Yanks And Ivan Nova Avoid Arbitration, Agree To 1-Year Deal

As first reported by Jack Curry, the Yankees and Ivan Nova agreed to a 1-year deal today, avoiding arbitration in the process.  The deal is for $4.1 million with some unknown performance incentives and it has been confirmed by the team.  Dollar amount is right smack dab in the middle of the figures that both sides submitted previously.

Nova is coming off a tough year in his first season back on the hill after TJS.  The Yankees were shopping him as aggressively as they could earlier in the offseason and he’s effectively lost his rotation spot based on his injuries and uneven performance, but with nobody biting on the trade front Nova obviously holds a lot more value to the team as part of the pitching staff.  He’s expected to work as a starter in spring camp but will likely settle into a long relief/swingman role as long as nobody gets hurt.  Nova has always had command problems, but he has the stuff to be an effective starter and possibly even a very effective reliever if he can establish some form of consistency.… Click here to read the rest

Yanks Avoid Arbitration With Didi, Agree To A 1-Year Deal

Three down, three to go.  Via Jack Curry, the Yankees knocked another one off the to-sign list yesterday, agreeing to a 1-year, $2.425 million deal with starting shortstop Didi Gregorius.  Didi filed for a $2.525 million salary last week while the team came in at 2.3, so this final figure is a bit above the midpoint and a small victory for Didi.

This was Didi’s first year of arbitration eligibility and based on service time he qualifies as a Super Two player, so he could be looking at some very nice paydays to come if he can continue to improve on his solid 2015 season.  After a sloppy start in the field and a slow start at the plate, Didi finished the year with a .265/.318/.370 batting line, 9 HR, 57 runs scored, 56 RBI, 5 defensive runs saved at short, and 3.1 fWAR.  His K rate was below 15% and he hit .294/.345/.417 in the second half of the year while playing Gold Glove-caliber defense.  … Click here to read the rest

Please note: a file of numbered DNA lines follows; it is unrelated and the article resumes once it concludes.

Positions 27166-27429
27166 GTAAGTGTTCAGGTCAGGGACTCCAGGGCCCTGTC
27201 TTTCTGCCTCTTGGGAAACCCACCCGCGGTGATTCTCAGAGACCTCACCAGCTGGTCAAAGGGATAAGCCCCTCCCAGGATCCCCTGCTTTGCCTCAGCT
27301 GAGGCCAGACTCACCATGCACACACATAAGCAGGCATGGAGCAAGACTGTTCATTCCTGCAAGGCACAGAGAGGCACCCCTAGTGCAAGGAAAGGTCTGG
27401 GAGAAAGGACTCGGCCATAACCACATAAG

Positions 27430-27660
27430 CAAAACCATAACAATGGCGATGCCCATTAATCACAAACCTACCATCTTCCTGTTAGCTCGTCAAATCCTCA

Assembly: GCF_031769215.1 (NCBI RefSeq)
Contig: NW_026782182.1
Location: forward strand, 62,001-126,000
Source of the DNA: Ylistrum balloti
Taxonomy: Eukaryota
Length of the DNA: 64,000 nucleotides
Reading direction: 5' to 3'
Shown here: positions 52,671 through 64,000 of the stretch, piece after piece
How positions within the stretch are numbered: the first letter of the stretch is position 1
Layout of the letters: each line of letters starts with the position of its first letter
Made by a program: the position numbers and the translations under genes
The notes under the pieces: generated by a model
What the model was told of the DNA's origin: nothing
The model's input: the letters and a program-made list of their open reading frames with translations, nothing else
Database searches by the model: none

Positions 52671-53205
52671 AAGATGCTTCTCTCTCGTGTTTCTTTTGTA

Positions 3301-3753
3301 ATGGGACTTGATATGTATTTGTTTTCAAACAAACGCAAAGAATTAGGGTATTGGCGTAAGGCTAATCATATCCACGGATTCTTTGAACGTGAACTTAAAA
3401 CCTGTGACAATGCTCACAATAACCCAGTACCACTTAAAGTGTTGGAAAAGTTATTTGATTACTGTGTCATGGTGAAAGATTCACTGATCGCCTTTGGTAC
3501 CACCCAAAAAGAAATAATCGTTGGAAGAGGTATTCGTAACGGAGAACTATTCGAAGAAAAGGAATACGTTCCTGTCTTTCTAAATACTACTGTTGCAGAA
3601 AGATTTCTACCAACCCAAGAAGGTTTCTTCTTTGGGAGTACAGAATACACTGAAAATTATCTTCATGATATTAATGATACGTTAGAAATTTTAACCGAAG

Arbitration Update: Yanks Settle With Two, File Salaries With Four

The deadline for teams to come to terms with their arbitration-eligible players or submit salary figures for arbitration was yesterday, and the Yankees were able to reach new 1-year deals with 2 of their 6 eligible players.  They agreed to a 1-year, $4.3 million deal with Michael Pineda and a 1-year, $3.2 million deal with Dustin Ackley.  Those figures were right in line with the MLBTR projections.

They did not come to a deal with Aroldis Chapman, Ivan Nova, Nathan Eovaldi, and Didi Gregorius, although it was reported that both sides exchanged figures in all 4 cases.  The most notable figures were Chapman’s.  Via Jon Heyman, Chapman filed for $13.1 million and the Yankees filed for 9.  I’m sure they will agree to something in between and it won’t be a huge deal, but the idea that the Yankees move in and swung a trade for the best closer in baseball only to turn around and lowball him on his salary is pretty comical.  … Click here to read the rest